View CH2 Symmetric Stretch 
   View C=O Stretch 
   View CH2 Scissoring 
   View CH2 Rocking 
   View CH2 Wagging

   Ball&Stick Model
   Spacefill Model 
   Stick Model 
   Motion Off 

The exact frequency at which a given vibration occurs is determined by the strengths of the bonds involved and the mass of the component atoms. For a more detailed discussion of these factors Click Here. In practice, infrared spectra do not normally display separate absorption signals for each of the 3n-6 fundamental vibrational modes of a molecule. The number of observed absorptions may be increased by additive and subtractive interactions leading to combination tones and overtones of the fundamental vibrations, in much the same way that sound vibrations from a musical instrument interact. Furthermore, the number of observed absorptions may be decreased by molecular symmetry, spectrometer limitations, and spectroscopic selection rules. One selection rule that influences the intensity of infrared absorptions, is that a change in dipole moment should occur for a vibration to absorb infrared energy. Absorption bands associated with C=O bond stretching are usually very strong because a large change in the dipole takes place in that mode.
Some General Trends:

i)   Stretching frequencies are higher than corresponding bending frequencies. (It is easier to bend a bond than to stretch or compress it.)
ii)   Bonds to hydrogen have higher stretching frequencies than those to heavier atoms.
iii)   Triple bonds have higher stretching frequencies than corresponding double bonds, which in turn have higher frequencies than single bonds.
        (Except for bonds to hydrogen).

The general regions of the infrared spectrum in which various kinds of vibrational bands are observed are outlined in the following chart. Note that the blue colored sections above the dashed line refer to stretching vibrations, and the green colored band below the line encompasses bending vibrations. The complexity of infrared spectra in the 1450 to 600 cm-1 region makes it difficult to assign all the absorption bands, and because of the unique patterns found there, it is often called the fingerprint region. Absorption bands in the 4000 to 1450 cm-1 region are usually due to stretching vibrations of diatomic units, and this is sometimes called the group frequency region.

      3. Group Frequencies
Detailed information about the infrared absorptions observed for various bonded atoms and groups is usually presented in tabular form. The following table provides a collection of such data for the most common functional groups. Following the color scheme of the chart, stretching absorptions are listed in the blue-shaded section and bending absorptions in the green shaded part. More detailed descriptions for certain groups (e.g. alkenes, arenes, alcohols, amines & carbonyl compounds) may be viewed by clicking on the functional class name. Since most organic compounds have C-H bonds, a useful rule is that absorption in the 2850 to 3000 cm-1 is due to sp3 C-H stretching; whereas, absorption above 3000 cm-1 is from sp2 C-H stretching or sp C-H stretching if it is near 3300 cm-1.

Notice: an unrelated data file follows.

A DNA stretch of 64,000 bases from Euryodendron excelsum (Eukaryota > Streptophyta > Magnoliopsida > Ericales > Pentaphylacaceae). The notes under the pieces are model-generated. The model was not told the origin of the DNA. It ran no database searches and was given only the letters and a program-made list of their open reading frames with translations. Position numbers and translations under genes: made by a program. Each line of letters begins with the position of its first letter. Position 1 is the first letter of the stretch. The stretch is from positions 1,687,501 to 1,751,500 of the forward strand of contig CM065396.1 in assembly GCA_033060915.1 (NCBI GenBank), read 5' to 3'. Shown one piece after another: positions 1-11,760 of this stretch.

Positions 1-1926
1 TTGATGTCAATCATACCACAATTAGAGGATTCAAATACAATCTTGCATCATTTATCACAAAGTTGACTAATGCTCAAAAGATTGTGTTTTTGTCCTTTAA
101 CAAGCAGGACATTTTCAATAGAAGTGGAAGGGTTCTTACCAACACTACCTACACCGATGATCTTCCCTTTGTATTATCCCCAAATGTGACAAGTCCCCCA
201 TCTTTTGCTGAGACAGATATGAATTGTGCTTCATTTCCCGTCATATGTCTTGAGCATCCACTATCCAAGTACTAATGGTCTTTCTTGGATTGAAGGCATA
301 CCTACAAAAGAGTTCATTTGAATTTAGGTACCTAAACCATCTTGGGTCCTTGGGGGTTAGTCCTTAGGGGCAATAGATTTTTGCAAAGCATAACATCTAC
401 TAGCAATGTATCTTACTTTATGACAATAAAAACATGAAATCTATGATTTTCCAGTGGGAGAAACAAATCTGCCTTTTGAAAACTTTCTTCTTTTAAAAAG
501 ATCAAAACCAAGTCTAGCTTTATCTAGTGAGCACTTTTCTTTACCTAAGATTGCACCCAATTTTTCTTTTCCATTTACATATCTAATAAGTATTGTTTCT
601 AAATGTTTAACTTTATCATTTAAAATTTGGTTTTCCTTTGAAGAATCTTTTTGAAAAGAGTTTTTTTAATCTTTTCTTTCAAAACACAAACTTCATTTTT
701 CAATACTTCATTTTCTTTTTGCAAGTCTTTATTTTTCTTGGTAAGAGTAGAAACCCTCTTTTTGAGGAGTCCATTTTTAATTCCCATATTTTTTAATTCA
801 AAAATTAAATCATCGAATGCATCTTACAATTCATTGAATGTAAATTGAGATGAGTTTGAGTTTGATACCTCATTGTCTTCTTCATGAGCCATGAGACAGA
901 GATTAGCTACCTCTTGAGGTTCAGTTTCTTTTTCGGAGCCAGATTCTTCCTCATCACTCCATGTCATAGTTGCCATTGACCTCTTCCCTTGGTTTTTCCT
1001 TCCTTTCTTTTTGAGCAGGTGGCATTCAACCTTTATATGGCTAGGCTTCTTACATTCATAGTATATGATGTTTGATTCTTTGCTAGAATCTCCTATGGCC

To illustrate the usefulness of infrared absorption spectra, examples for five C4H8O isomers are presented below their corresponding structural formulas. The five spectra may be examined in turn by clicking the "Toggle Spectra" button. Try to associate each spectrum (A - E) with one of the isomers in the row above it. When you have made assignments check your answers by clicking on the structure or name of each isomer.

      4. Other Functional Groups
Infrared absorption data for some functional groups not listed in the preceding table are given below. Most of the absorptions cited are associated with stretching vibrations. Standard abbreviations (str = strong, wk = weak, brd = broad & shp = sharp) are used to describe the absorption bands.
Functional Class
Characteristic Absorptions
Sulfur Functions
S-H thiols2550-2600 cm-1 (wk & shp)
S-OR esters700-900 (str)
S-S disulfide500-540 (wk)
C=S thiocarbonyl1050-1200 (str)
S=O   sulfoxide

sulfonic acid
sulfonyl chloride
1030-1060 (str)
1325± 25 (as) & 1140± 20 (s) (both str)
1345 (str)
1365± 5 (as) & 1180± 10 (s) (both str)
1350-1450 (str)
Phosphorous Functions
P-H phosphine2280-2440 cm-1 (med & shp)
950-1250 (wk) P-H bending
(O=)PO-H phosphonic acid2550-2700 (med)
P-OR esters900-1050 (str)
P=O   phosphine oxide

1100-1200 (str)
1230-1260 (str)
1100-1200 (str)
1200-1275 (str)
Silicon Functions
Si-H silane2100-2360 cm-1 (str)
Si-OR1000-1110 (str & brd)
Si-CH31250± 10 (str & shp)
Oxidized Nitrogen Functions
=NOH oxime

O-H (stretch)

3550-3600 cm-1 (str)
1665± 15
945± 15
N-O amine oxide


960± 20
1250± 50
N=O nitroso

1550± 50 (str)
1530± 20 (as) & 1350± 30 (s)